Fighters Share Desperate Videos From Mariupol Steel Plant to Promote Story

Since April 18, Azov has released a number of videos focusing on ordinary people who say they are trapped at the factory, and mainly women and children. “I want everyone who watches this video to help us create this green corridor to help us get out of here,” said a mother holding her toddler in a video released on April 24, as Ukraine is celebrating Orthodox Easter. “Safe. Alive. Civilians and soldiers.”

While Azov was a party to the conflict, The Times verified footage previously released by the team. In a recently shared video, Azov soldiers enjoy food for children and chat with adults. The relationship between the soldiers and those appearing on camera and the circumstances that created these images is unclear.

Graphic images shared on April 26 on social media accounts associated with the regiment show wounded people lying on stretchers on a concrete floor, in a makeshift hospital in a steel mill.

Two days later, Azov posted a video to his social media channels of what they said were the aftermath of Russian attacks on a makeshift hospital inside Azovstal. The footage shows about two dozen people, some of them wearing bandages and bandages, sitting inside a dimly lit room. A man with a headlamp was seen digging through the rubble. Another was holding a plastic bottle in his hand shaking and sobbing.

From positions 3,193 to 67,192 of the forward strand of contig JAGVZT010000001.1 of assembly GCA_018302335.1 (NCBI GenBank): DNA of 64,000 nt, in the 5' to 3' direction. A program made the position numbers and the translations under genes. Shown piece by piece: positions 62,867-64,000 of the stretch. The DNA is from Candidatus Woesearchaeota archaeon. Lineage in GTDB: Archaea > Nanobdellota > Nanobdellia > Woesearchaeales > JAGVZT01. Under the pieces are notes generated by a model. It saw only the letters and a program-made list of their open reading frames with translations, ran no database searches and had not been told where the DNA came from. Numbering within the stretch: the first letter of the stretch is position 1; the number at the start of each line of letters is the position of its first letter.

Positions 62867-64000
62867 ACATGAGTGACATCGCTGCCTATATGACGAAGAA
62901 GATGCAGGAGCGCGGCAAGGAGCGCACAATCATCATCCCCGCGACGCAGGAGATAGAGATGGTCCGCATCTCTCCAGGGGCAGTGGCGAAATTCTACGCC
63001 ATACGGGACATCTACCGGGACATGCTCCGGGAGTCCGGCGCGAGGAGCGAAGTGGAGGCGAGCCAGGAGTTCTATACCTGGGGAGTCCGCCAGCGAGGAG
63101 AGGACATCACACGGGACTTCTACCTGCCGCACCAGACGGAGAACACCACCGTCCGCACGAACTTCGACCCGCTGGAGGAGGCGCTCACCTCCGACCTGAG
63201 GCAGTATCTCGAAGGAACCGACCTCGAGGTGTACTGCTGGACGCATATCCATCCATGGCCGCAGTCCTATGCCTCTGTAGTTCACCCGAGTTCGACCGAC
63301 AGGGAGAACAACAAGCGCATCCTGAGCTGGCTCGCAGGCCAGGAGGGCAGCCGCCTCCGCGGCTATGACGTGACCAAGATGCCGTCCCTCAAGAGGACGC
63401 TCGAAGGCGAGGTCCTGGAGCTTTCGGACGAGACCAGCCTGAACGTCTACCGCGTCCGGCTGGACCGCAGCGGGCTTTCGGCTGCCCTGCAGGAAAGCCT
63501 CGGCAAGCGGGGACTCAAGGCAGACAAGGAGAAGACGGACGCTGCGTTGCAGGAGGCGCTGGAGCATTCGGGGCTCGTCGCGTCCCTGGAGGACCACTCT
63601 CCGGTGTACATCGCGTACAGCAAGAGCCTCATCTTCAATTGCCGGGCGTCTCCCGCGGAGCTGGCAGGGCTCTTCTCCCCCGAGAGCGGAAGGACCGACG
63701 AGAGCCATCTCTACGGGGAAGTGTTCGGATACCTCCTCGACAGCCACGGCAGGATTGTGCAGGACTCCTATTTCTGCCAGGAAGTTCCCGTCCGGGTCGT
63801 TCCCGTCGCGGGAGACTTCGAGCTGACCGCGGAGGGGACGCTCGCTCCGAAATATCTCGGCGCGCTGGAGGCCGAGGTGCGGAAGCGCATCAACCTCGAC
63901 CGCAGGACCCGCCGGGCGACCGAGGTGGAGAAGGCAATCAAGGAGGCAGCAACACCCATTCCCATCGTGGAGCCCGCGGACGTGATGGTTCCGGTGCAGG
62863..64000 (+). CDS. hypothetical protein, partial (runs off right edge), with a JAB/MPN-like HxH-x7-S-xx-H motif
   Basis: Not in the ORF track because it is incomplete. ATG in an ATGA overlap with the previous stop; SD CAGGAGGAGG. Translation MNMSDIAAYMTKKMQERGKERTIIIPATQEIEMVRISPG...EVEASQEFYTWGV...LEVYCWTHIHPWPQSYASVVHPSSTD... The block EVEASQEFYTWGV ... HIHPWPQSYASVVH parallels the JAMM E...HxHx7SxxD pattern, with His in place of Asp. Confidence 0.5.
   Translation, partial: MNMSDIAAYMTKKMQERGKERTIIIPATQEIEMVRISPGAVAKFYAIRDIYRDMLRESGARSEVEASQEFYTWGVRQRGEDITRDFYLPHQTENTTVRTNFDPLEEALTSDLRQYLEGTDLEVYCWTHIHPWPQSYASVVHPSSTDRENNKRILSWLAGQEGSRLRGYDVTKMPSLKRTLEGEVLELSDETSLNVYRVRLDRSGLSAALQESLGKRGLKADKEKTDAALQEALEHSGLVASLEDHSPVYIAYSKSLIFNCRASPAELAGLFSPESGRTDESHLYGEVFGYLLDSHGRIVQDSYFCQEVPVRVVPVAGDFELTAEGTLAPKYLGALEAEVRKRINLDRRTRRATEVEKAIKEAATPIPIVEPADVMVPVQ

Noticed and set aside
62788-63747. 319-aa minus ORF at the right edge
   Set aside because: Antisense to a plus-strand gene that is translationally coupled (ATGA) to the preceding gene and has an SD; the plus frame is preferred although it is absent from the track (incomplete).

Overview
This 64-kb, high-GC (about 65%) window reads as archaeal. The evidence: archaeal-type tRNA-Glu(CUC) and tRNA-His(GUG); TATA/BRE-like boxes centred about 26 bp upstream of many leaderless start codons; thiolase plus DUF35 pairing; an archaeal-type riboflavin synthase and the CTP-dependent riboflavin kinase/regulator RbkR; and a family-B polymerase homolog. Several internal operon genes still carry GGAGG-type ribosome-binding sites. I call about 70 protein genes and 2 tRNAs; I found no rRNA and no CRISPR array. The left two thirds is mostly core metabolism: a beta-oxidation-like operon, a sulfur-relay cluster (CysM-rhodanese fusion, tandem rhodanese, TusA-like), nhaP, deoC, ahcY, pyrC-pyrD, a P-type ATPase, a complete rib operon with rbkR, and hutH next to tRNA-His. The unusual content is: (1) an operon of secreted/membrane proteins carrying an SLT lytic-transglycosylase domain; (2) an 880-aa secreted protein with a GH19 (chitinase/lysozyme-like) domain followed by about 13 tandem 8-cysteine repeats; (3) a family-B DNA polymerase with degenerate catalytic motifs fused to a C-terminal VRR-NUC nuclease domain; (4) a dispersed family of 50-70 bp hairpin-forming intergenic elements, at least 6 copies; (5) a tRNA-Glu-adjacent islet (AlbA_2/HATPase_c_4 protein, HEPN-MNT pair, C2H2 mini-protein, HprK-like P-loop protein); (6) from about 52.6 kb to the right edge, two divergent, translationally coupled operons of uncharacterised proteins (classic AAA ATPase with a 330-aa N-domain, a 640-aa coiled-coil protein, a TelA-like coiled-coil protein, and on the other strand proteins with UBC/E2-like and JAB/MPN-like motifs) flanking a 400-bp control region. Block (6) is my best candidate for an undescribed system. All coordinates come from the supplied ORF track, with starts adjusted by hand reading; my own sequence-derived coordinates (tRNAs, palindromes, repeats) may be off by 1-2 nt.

Mikhail Vershinin, head of the Donetsk Regional Patrol Police, said: “The attack was carried out in an area where many people were injured. “People were buried under the rubble, some were dead. There are wounds – wounds that supersede the ones they already have. ”

The Azov Regiment was originally formed in May 2014 as the Azov Battalion, named for the waters where Mariupol and its now destroyed port, to defend the city from pro-forces Moscow attack. At the time, it was known to its far-right, nationalist members who were used by the Kremlin to justify its military campaign as having “anti-fascist” purposes.

The group’s controversial reputation remains and although it still has some nationalist members, analysts say the unit, now known as the Azov regiment, has grown since its inception. integrated into the regular combat force of the Ukrainian army.

Several soldiers have been inside the factory since March 1, Captain Palamar told The Times.

Maria Zolkina, a Ukrainian political analyst with the Organization for Democratic Initiatives, said the regimental leadership made the decision to publicly coordinate with their plea for evacuation and exploit because they feel they have run out of alternatives.

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